Angraecum magdalenae from the mountains of central Madagascar is one of our most rewarding orchid species, and this large plant that we have had since 1998, so it is a slow grower but gets better and better. The large (8cm) waxy, pristine white flowers are wonderfully fragrant and this year the plant has 14 flowers out together.
The plant’s natural habitat is in leaf litter amongst quartzite boulders but we find the species enjoys a mossy basket where its roots remain damp and cool. Most of our Angraecum species are warm growing but Angraecum magdalenae does best for us in Cool Asia (minimum 10C).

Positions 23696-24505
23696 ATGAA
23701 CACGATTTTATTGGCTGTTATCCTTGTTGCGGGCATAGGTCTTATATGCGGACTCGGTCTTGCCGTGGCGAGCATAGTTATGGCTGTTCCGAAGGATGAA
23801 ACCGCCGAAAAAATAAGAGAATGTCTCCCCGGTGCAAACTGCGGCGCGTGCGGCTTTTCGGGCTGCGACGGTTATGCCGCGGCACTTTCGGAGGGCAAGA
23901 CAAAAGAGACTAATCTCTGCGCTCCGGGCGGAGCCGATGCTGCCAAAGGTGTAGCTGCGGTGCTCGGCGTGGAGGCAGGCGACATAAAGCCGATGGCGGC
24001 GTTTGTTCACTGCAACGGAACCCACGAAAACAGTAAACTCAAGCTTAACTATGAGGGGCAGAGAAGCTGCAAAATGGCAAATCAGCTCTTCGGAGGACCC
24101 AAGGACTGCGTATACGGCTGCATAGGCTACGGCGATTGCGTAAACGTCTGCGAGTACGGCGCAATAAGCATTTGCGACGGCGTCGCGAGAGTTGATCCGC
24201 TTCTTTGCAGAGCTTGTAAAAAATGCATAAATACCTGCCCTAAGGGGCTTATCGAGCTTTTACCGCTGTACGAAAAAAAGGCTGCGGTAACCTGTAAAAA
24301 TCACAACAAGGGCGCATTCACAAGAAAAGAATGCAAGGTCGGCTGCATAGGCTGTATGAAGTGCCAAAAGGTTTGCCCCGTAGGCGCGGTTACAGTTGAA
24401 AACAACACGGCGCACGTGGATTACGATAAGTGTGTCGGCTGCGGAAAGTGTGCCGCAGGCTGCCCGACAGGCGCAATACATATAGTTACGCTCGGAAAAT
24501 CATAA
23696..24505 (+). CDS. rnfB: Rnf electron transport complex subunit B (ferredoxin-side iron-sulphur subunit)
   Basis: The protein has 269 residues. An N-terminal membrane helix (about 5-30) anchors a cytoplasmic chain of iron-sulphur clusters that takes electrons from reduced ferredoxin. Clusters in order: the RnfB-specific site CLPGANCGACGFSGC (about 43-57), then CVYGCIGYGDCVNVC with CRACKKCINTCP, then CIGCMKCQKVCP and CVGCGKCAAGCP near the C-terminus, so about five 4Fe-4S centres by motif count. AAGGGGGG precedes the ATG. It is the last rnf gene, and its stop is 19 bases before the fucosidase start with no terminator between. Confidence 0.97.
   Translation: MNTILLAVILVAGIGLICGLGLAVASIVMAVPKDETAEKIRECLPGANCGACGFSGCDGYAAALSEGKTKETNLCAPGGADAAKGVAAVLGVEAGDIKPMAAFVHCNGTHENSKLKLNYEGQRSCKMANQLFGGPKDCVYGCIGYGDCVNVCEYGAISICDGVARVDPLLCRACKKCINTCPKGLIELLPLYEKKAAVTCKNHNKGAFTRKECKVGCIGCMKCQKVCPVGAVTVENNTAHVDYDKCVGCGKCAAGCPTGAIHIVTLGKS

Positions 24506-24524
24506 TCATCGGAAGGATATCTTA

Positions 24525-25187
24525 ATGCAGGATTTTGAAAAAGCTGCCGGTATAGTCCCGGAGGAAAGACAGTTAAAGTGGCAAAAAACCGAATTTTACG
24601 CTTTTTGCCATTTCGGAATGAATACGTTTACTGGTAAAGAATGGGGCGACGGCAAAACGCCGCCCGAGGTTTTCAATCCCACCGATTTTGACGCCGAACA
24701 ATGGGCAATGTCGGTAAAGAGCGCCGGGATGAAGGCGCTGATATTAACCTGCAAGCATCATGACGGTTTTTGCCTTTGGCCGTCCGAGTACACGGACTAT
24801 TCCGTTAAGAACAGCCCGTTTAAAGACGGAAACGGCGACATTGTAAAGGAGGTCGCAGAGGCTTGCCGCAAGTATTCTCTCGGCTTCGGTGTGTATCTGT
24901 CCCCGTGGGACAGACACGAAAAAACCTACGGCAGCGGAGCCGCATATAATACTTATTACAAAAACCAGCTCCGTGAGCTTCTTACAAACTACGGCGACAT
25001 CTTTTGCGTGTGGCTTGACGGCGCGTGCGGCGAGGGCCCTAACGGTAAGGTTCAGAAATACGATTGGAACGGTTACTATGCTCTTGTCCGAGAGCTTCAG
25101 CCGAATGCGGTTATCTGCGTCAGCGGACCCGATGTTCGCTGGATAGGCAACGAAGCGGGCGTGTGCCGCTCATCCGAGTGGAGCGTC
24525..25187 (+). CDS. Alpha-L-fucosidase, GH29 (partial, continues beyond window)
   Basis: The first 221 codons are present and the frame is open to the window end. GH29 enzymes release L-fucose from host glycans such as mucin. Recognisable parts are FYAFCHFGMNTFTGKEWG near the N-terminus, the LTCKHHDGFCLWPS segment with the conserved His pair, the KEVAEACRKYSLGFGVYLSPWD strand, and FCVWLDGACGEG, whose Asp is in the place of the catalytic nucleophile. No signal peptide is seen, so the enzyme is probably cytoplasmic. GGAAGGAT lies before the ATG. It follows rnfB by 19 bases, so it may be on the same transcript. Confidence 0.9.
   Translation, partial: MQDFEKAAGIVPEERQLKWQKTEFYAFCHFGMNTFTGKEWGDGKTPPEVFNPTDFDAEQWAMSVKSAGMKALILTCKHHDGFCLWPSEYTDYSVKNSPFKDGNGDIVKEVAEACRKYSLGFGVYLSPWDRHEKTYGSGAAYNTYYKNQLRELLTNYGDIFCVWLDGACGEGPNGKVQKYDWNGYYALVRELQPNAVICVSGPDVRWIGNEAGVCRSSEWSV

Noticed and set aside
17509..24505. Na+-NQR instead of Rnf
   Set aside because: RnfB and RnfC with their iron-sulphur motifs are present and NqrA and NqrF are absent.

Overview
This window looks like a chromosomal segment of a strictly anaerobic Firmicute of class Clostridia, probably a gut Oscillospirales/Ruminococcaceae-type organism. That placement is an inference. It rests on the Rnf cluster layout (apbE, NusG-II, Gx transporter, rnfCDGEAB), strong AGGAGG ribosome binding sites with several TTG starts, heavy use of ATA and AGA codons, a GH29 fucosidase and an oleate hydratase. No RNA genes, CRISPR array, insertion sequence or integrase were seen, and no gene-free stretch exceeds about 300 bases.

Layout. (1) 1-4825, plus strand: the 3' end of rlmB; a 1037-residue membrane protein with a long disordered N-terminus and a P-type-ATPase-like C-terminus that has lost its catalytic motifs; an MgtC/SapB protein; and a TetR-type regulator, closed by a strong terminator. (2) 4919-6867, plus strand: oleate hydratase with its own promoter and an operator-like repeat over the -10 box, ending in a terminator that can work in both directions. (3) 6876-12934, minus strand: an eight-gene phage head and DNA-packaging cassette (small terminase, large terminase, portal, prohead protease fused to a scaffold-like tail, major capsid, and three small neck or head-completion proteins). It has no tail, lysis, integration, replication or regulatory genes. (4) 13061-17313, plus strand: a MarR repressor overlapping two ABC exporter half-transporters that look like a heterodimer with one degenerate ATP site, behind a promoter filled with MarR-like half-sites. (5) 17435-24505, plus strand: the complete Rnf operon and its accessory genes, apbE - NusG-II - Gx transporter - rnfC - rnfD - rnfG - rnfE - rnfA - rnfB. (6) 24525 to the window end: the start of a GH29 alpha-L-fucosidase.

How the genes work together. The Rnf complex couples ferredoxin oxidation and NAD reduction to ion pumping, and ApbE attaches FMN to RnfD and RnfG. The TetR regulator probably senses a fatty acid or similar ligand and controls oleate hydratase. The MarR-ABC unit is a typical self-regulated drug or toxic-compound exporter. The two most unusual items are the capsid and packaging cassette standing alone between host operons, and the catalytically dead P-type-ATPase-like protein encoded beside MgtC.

We are delighted to have thousands of seedlings of this species doing very well in our propagation lab and will have plants for sale in flask within the next few months. The flowers hold their nectar in long curved spurs suggesting pollination is by one of Madagascar’s large hawk moths.
It was student Wilf who showed this plant to the Britain in bloom judges on Wednesday and the judges were impressed with his enthusiasm for its wonderful pollination biology – aren’t orchids great 🙂